I read a fantastic piece on NPR the other day, highlighting one of my favorite online cartoonists, Allie Brosh, of Hyperbole and a Half fame. Allie’s book by the same name was just released a few days ago, and I can’t wait to pick up a copy of it. The author of the NPR article was highlighting one of the unique elements Allie brings to her cartoons/writing, the fact that she refused to wait until everything was “better” before writing about her experiences with depression.
In the conversations surrounding her book, Brosh has made it clear that she is not looking at depression in the rearview mirror in some sort of ‘let me tell you about this thing that happened to me once’ kind of way. She’s in it, and she lives with it, and sometimes it’s better, and sometimes it’s worse. It means you don’t see her for a while, because she’s a real person and it’s a real thing.
That’s one of the scariest parts about writing again. I’m trying to write in the midst of all of it.
I believe anytime we write our stories, when we share them with the world, it’s brave. But we usually wait until the story is finished to tell it. A whole other level of courage is required to tell your story while it is unfolding, not to wait until some resolution has happened or until the redemptive elements have been revealed. Because…what if the resolution never happens? What if the situation is never redeemed?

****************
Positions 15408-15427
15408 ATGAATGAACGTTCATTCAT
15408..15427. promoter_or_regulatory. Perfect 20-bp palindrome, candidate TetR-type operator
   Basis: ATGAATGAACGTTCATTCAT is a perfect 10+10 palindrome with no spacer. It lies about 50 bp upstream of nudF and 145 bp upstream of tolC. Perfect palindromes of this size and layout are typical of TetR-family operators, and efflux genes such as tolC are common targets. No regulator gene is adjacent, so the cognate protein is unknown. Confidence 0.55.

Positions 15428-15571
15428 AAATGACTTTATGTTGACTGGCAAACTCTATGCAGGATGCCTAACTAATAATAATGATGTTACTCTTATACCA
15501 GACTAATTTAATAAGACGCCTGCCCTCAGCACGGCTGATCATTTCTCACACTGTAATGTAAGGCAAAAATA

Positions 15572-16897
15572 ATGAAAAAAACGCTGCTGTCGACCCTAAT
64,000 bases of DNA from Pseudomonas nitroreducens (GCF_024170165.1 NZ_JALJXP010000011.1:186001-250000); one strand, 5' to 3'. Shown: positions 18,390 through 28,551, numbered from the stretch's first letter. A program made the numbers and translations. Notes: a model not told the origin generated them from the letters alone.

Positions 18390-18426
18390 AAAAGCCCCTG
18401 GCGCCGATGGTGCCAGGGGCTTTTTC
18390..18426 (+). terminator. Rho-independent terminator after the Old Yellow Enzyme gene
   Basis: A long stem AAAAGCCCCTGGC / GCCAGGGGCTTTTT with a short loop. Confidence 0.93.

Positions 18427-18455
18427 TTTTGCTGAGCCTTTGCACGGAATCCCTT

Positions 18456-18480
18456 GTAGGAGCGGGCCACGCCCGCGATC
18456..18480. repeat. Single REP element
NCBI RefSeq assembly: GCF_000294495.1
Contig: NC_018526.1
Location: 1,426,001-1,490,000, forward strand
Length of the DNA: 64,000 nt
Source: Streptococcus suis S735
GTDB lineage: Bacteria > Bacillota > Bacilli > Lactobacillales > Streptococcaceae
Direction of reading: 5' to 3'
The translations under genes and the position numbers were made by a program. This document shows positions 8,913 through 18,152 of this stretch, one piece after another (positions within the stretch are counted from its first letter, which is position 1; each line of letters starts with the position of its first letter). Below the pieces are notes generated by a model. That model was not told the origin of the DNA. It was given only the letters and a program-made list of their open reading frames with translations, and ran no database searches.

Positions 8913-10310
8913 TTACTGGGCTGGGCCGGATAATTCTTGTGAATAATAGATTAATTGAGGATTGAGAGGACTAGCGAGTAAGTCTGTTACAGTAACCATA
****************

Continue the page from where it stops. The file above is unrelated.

What does that say about our story? What does that say about us?
“We’re more accustomed as readers to the memoir model, where depression — or addiction, or even ordinary anxiety — appears as a monster from the past, one against which you still have to bolt the door every day, but one that’s not there right now, not interfering with your writing about it, not writing about it with you.”
The vulnerability to write honestly in the midst of right now, that’s some serious stuff. But how important, too; desperately important, I think. Because for all of us out here who are not in the after yet, who are slugging through the right now one day or one hour at a time, we need to know that we are not alone.
“It’s very sterile and very misleading to hear about battles only from people who either have already won or at least have already experienced the stability of intermediate victories. It presents a false sense of how hard those battles are. It understates the perilous sense of being in the middle of them. It understates how scary they are.”
And scary they are. It seems like just about everything scares me right now, even the little things, the things that seem almost so insignificant it is foolish to be scared by them.
“If you want to know how hard it is, she’s telling you that’s how hard it is. Not was, is. And as uncomfortable as that might be, it’s a perspective worth offering.”
It’s hard, friends. This was and IS hard for me. It’s not hard all the time, not every day or every moment; there is so much good to be found in and around me.
But hard it remains. Hard to function sometimes (little things and big things alike). Hard to be brave and to put myself out there. Hard to find a way to pull the words out from inside myself. Hard to be honest that my faith wasn’t enough and that I’m still trying to figure out what I believe anymore.
If it’s hard for you too, if it’s scary and overwhelming and just too much sometimes…please know that you are not alone.
(And maybe, just maybe, it’s just a little less scary when we walk through it together).